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Knowing the type of Contingent Worker You Need

The term “contingent workforce” at one time referred to a relatively small group of workers employed in temporary positions either through a staffing firm or directly with the employer. In the last decade, the size and scope of the contingent workforce in the United States has expanded dramatically; in October, the temporary employment penetration rate was 1.9% up from 1.3% in 2009*. The contingent workforce now includes many new forms of non-traditional employment, such as leased labor, temporary labor, contractors, etc.

*NOTE: The temporary help penetration rate is the number of temporary agency workers as a percentage of all workers.

The different terms can be very confusing, especially given the fact that many people use the terms interchangeably, when, in fact, they represent completely different (yet subtle) classifications of workers.

Recently, the American Staffing Association conducted a comprehensive survey of contingent workers, where they surveyed over 13,000 current or former contingent workers from 186 companies.

In an interesting side note, the survey discovered that even the employees, when asked to self-identify, varied in their use of the terms “contract worker” and “temporary worker”. In fact the terms were used interchangeably, with many of those polled preferring the term “contract” (43%) to “temporary” (57%).

The point here is that the distinction between the various types of temporary workers and contract workers is often blurred by employers, analysts and employees themselves, and no official definition exists.

However, some acceptable ways of standardizing the terms are as follows:

  1. Independent Contractors – These workers are self-employed and provide specialized skills on a contract basis with little to no supervision by the hiring company.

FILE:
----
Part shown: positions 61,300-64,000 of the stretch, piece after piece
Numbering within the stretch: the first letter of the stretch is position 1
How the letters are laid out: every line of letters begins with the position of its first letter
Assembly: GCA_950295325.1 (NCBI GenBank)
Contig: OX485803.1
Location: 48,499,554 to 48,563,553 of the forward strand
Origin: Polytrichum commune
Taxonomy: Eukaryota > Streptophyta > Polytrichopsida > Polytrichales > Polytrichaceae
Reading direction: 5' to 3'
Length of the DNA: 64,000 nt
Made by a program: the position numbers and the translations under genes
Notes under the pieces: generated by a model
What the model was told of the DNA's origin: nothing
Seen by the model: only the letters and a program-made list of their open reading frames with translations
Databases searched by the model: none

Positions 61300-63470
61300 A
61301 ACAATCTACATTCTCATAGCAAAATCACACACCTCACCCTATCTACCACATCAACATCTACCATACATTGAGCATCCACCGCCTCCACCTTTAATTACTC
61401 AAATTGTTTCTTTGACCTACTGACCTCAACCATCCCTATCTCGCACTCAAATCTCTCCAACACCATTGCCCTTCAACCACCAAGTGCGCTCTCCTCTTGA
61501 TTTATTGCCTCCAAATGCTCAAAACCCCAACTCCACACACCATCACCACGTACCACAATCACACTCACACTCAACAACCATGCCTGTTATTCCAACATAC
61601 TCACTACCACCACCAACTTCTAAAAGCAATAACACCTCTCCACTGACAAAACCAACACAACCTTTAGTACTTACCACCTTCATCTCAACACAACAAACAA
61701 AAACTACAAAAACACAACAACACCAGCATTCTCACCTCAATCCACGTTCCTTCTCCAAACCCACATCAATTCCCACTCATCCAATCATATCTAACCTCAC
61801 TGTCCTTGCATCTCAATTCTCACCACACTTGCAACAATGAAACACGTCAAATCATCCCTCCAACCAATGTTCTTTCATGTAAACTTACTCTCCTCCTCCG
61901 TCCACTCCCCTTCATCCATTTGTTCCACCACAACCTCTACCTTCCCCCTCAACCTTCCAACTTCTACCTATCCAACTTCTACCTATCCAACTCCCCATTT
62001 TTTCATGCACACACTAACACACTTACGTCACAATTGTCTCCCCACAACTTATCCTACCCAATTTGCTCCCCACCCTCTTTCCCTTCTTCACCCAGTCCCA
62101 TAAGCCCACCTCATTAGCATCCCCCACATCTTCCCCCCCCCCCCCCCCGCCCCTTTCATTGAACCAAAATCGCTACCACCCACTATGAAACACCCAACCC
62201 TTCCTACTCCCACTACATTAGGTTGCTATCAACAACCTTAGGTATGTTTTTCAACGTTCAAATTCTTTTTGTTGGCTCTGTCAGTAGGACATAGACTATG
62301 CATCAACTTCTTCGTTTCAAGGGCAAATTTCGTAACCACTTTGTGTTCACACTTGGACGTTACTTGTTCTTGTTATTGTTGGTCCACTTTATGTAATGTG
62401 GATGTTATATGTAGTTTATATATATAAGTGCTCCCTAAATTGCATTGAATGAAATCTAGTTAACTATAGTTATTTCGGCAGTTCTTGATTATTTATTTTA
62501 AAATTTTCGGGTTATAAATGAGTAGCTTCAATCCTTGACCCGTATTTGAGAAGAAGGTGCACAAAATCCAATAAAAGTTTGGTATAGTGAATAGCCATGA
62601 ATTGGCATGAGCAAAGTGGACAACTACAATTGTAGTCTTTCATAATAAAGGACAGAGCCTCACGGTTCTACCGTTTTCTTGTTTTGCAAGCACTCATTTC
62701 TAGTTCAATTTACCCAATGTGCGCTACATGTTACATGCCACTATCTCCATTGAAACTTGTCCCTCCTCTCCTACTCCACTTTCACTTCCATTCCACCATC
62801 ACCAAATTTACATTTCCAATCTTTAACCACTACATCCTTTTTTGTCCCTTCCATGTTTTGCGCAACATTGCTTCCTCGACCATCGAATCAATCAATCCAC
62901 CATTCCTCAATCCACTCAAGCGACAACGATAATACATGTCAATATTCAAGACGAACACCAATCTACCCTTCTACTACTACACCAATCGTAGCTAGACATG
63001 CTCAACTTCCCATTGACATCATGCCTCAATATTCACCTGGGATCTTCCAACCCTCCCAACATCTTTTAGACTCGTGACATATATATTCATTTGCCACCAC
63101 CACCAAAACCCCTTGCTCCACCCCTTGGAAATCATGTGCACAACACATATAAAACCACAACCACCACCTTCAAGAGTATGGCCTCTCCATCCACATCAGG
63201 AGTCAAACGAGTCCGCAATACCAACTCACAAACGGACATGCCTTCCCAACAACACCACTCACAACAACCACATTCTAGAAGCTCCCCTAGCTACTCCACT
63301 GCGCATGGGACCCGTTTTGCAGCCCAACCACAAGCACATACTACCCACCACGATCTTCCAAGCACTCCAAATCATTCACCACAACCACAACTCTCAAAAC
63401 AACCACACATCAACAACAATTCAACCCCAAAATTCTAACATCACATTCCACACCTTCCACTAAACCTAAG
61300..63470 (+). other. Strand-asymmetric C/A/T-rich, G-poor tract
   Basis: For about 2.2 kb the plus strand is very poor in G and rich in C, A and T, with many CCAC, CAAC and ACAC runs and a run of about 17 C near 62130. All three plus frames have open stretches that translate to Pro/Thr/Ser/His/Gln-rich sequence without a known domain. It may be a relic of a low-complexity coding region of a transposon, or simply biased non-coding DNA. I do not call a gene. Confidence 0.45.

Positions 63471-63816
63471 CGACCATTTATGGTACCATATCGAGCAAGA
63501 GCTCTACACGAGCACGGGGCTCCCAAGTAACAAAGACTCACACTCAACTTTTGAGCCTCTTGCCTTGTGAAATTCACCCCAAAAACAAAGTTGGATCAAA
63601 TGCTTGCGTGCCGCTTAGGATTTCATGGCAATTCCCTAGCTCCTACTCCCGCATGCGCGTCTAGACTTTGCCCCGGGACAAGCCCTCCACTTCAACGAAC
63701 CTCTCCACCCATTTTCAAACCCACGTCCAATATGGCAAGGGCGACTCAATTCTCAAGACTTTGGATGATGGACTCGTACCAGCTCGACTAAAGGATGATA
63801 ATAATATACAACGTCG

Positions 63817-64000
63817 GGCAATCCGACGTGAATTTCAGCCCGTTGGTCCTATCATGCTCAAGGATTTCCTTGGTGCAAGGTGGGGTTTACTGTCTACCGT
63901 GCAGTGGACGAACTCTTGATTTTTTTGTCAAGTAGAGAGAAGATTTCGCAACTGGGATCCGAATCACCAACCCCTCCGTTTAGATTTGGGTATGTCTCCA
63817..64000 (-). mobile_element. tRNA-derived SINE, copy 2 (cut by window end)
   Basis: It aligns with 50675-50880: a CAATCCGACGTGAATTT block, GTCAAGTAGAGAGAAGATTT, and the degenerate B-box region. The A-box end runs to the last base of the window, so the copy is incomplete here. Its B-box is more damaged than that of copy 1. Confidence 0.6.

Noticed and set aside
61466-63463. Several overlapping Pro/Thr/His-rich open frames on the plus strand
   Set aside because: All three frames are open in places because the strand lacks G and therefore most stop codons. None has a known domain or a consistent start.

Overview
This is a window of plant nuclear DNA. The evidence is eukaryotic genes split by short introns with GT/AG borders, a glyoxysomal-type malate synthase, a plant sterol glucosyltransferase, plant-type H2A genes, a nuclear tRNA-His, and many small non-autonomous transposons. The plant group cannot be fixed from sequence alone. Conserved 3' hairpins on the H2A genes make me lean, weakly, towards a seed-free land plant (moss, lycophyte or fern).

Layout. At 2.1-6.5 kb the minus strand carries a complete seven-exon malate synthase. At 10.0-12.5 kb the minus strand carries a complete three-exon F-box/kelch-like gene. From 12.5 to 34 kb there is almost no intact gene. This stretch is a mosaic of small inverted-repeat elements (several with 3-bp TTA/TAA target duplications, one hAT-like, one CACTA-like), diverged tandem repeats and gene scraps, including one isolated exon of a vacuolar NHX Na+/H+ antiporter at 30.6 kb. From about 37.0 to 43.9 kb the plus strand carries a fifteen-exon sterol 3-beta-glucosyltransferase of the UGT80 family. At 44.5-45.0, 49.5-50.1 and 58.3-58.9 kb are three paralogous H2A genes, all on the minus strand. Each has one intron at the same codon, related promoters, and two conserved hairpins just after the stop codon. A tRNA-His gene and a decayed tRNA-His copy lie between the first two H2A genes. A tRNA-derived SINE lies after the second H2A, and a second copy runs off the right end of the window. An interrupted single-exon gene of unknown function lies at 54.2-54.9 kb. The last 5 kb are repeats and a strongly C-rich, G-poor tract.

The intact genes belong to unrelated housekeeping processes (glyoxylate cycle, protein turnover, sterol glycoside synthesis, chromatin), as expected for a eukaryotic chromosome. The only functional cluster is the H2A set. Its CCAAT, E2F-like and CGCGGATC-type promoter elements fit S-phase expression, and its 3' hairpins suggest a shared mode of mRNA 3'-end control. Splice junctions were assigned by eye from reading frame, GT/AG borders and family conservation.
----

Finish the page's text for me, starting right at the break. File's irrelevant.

2. Temporary Workers –
    • Temporary Employees or Agency Temporaries – These workers are provided by a human capital management (i.e. staffing) firm to a specific company for a limited period of time on a fill-in basis or for a finite project. The work is usually directed by the client. The main differentiator of a temporary worker is the short-term nature of his/her position.
    • Direct Hire Temporaries – These workers are employees of the companies where they work. They are hired for a limited period of time (usually for seasonal work or for a special project).
  3. Leased Employees – These workers are also provided by a staffing firm to a specific company to fill positions on a long term basis. These employees generally are not “permanent,” but their employment is for a longer term than typical temporaries.
  4. On-Call Workers – These workers employed by a company but are only call in to work on as as-needed basis (think substitute teachers).
  5. Professional Employer Organization (“PEO”) – In this employment situation, all or most of an employer’s workers are hired by the employer but then co-employed by the PEO, which assumes the employer’s responsibility for employment taxes, benefit plans, and other human resources related obligations.
  6. Human Resources Outsourcing (“HRO”) – In this employment situation, human resources functions are assigned to an outside agency. The HRO agency does not assume the role of an employer in this model.

Regardless of what type of worker you are looking for or what term you are using, Snelling can help. We have been in the business of placing the right candidate in the right job … whether it’s contract, temporary, temporary-to-hire or direct hire. We are here to help you explore all your options. Contact your local office where one of our talented consultants can work with you to maximize your workforce planning returns.

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